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Gboyega Odubanjo, our dear colleague and friend

Gboyega Odubanjo

The enormous outpouring of love for Gboyega Odubanjo, British-Nigerian poet, and his amazing impact on all who met him have been felt within the poetry community and beyond, way, way beyond. Our thoughts are with Gboyega’s family and wide circle of friends at this incredibly difficult time. Everyone he met was touched by his lovely warmth and presence. And everyone who experienced his poetry in performance or through his pamphlets, While I Yet Live (Bad Betty Press) and Aunty Uncle Poems (Smith/Doorstop Books), which won the 2020 Poetry Business New Poet’s Prize, was amazed by his incredible talent, and looking forward to his first full collection, Adam, out with Faber next year.

Gboyega, as Magma Co Chair, was appreciated for his wise head, his generous outlook, and his positive attitude. In board meetings and editorial meetings, he was to the point, an amazing listener, and able to get to the heart of what needed deciding. It is impossible to think that he will not be at the heart of Magma anymore, impossible to comprehend his passing at such a young age – only 27 – but it is possible to carry on his legacy, which we, like many others, will strive to do. His sister, Rose Odubanjo, has set up a fundraiser to establish the Gboyega Odubanjo Foundation for low-income Black writers; at the time of writing, this is well on its way to reaching its £70,000 target which will, no doubt, be exceeded.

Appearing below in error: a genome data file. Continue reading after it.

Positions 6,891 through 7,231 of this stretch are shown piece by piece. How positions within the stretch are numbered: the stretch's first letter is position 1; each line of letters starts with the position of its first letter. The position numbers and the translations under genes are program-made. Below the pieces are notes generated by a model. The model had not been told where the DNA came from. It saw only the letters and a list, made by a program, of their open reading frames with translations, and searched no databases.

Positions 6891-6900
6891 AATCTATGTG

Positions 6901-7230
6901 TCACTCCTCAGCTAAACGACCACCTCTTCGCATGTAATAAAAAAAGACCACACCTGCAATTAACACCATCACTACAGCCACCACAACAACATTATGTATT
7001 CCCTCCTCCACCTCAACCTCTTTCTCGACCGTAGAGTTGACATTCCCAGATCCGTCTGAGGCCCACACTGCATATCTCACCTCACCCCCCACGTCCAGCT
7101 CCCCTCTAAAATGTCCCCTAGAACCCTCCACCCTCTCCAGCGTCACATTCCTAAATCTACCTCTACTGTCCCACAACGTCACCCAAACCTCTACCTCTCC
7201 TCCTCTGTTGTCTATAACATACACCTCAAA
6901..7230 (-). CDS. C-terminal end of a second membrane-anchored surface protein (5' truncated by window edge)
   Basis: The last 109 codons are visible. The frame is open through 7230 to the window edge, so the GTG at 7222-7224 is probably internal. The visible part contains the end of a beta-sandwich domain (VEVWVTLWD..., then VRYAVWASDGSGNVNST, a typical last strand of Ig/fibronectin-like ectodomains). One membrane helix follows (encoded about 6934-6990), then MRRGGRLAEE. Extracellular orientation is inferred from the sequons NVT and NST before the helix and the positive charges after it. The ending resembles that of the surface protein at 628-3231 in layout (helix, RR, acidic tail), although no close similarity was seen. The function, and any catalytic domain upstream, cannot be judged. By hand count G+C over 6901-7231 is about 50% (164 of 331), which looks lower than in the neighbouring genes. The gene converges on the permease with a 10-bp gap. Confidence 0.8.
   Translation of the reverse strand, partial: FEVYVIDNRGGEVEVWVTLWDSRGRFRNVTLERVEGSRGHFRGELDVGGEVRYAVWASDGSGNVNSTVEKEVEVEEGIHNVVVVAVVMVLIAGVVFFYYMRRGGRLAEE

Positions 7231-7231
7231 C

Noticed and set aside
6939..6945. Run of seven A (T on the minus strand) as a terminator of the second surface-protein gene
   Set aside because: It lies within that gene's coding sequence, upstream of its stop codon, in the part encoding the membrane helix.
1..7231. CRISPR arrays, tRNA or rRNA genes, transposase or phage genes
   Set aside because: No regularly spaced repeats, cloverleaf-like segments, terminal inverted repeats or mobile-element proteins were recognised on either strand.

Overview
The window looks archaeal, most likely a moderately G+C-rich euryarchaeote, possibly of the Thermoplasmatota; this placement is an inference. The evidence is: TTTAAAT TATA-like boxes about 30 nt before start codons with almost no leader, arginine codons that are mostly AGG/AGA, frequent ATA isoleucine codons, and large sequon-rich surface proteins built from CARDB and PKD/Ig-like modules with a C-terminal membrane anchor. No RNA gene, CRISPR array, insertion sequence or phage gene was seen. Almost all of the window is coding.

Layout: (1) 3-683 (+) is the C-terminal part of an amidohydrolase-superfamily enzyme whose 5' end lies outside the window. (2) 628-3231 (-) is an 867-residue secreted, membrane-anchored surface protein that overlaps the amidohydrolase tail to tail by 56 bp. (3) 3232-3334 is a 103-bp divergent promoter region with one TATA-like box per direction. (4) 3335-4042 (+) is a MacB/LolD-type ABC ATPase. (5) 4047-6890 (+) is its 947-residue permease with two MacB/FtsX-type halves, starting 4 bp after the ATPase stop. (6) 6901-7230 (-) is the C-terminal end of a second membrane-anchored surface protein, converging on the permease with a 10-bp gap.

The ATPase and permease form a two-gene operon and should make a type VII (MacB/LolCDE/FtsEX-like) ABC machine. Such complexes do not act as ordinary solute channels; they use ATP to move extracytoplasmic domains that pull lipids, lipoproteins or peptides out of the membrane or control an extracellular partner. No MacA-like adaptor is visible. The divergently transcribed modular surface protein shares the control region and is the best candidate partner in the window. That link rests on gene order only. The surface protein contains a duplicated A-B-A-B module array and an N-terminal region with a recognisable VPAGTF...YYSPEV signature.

On Friday, we had a gathering of the Magma board, all of us on Zoom, where we shared our grief and came together as friends and colleagues. Just some of the thoughts about Gboyega included his “benign calm”, his “ability to connect through distance” at a time when many meetings had to take place over Zoom due to the pandemic, his “deep listening” and his “thoughtful and helpful temperament”.

When he joined Magma in 2019, it was as a co-editor of the Act Your Age issue, Magma 77. A few of us had seen him perform at the Roundhouse. His talent was electric and made a lasting impression. When we wanted a younger poet to co-edit the issue, focused on creating cross-generational engagement within the poetry community, he was the natural choice and we were delighted he agreed to join the Magma team. Not every great poet is necessarily a great editor, nor do they necessarily want to do the job, but Gboyega generously used his skills to encourage and mentor poets, and he went on to co-edit the ground-breaking Obsidian issue, Magma 82, in partnership with the Obsidian Foundation, focusing on Black poets. The launch at Rich Mix in 2021 was such a special and joyous celebration of the talent within the Black poetry community and Gboyega was the charismatic MC that everyone cheered and rooted for.

Behind the scenes, Gboyega was just as committed and inspirational, spending time going through the laborious process of writing grant applications. He always shared any tips or advice, helping other board members with their editorial challenges. He was a delight to work with, the best sort of person to lead any group because he did it with a lightness of touch and a complete lack of ego. His laugh was unmistakable, his good humour boundless, and his friendship invaluable.

Gboyega’s answer to any enquiry as to how he was doing was: “I’m decent. How are you?” He was decent in the best sense of the word, and that decency will be remembered always with gratitude and love. We are blessed to have had him in our lives as a friend, colleague, and leader.

Thank you, Gboyega.



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